“Every treatment modality known to psychiatry, psychology or social work begins with deficit assessment,” he explained in Christianity Today last spring. “You come in fatherless, abused, illiterate; and they say, ‘We’re going to help you. You’re going to get literacy, and you’re going to get counseling, and you’re going to talk to your probation officer. Meanwhile, we’re not requiring anything of you. You have so many deficits, you have to make so much progress, it will be some time before we ask anything of you.'”
Someone using a spiritual approach, he said, is likely to tell the youth, “It may be true that you had nobody, but let me tell you something: God loved you, even when you didn’t know. … I love you, and I’m there for you. And I’m going to be there for you.
“‘And where am I? Right over there. Right in that basement over there. Right through that door, 24/7/365, that’s where you’ll find me. I’m not here just for the afternoon, 9 to 5, and when I get promoted, somebody else will come.”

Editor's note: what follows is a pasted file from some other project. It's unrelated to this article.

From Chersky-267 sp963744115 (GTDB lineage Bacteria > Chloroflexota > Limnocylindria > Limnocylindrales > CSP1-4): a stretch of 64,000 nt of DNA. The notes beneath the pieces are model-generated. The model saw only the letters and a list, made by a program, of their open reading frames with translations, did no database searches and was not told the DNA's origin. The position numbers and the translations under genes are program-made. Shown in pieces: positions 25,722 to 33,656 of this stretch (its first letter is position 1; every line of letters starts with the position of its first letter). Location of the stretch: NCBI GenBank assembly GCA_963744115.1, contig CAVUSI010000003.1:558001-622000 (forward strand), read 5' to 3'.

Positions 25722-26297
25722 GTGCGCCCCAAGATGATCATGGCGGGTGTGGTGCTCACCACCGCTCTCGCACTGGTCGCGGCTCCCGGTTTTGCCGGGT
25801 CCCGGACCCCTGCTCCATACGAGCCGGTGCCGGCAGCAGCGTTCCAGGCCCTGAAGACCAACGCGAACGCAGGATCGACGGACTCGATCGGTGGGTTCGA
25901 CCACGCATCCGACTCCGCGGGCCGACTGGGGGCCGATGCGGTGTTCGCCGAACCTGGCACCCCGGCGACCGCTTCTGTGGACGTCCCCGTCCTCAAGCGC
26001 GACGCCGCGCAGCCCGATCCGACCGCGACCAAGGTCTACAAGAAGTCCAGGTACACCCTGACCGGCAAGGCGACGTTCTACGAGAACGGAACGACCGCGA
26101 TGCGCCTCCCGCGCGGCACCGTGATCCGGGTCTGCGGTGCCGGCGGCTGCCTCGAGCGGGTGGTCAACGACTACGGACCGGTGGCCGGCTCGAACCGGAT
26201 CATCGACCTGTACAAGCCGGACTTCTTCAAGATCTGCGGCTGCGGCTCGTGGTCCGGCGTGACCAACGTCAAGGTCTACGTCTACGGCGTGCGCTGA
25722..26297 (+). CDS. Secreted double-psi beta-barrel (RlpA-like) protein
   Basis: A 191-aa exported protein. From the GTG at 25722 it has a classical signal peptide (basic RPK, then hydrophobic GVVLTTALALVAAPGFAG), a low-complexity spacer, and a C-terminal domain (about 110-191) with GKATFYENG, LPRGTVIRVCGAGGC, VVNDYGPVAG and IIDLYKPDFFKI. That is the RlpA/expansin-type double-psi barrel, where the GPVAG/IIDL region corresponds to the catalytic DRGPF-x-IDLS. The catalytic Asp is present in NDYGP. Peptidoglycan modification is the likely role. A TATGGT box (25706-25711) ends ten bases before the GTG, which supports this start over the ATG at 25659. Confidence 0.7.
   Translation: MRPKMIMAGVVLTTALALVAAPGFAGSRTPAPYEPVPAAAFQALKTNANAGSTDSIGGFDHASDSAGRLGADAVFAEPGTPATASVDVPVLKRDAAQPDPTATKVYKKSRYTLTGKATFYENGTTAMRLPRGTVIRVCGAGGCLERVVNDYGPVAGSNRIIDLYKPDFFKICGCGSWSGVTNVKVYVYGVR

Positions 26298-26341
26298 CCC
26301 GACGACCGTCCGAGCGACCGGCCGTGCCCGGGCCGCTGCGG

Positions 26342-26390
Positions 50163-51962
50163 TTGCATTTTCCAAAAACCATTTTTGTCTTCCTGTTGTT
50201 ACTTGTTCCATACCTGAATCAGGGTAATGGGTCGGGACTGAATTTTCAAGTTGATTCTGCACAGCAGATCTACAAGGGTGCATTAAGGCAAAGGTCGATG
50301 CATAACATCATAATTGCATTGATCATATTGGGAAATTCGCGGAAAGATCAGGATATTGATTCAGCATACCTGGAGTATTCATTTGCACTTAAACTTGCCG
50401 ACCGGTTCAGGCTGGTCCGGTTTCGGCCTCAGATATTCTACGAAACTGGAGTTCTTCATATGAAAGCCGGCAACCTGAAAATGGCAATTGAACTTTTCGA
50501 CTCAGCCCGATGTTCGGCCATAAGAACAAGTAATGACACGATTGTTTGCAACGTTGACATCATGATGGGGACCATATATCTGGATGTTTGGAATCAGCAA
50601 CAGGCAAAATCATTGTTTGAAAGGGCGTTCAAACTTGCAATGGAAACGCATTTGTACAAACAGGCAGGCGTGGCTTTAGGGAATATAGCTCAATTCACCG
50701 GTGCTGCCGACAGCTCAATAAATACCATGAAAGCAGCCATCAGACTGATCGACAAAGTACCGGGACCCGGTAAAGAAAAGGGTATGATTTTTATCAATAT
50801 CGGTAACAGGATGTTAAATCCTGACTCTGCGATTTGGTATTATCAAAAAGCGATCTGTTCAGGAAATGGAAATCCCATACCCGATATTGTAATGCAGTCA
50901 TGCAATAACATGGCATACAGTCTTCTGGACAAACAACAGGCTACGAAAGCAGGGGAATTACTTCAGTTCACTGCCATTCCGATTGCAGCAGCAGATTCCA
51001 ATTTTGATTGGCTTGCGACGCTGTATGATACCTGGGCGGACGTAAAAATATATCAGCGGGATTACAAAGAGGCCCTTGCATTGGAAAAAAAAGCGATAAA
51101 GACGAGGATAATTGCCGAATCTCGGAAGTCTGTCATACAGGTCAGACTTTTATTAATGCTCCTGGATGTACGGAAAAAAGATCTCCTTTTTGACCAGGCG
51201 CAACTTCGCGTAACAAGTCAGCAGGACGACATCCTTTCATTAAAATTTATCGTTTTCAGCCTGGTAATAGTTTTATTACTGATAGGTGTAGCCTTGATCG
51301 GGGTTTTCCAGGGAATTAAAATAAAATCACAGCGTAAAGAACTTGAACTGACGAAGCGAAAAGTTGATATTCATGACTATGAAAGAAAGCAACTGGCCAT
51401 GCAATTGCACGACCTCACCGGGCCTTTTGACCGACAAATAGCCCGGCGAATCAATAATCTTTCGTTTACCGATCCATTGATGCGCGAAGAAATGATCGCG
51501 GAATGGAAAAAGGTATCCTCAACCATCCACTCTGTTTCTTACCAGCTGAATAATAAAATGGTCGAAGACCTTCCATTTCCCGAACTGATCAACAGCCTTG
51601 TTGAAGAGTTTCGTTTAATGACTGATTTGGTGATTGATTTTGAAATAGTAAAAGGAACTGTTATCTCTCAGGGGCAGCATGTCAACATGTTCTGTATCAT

Bad for Churches?
Opponents of charitable choice take pains to point out that they are not opposed religious institutions working to eradicate poverty, juvenile delinquency, child abuse or homelessness.
“In no way do I want to suggest that religiously affiliated institutions should not play a part in tackling social problems,” says Melissa Rogers, associate counsel for the D.C.-based Baptist Joint Committee on Public Affairs, which represents 11 Baptist conventions (though not the gigantic Southern Baptist Convention). “They should. But it’s much better for the groups to seek out different sources of funding without strings attached.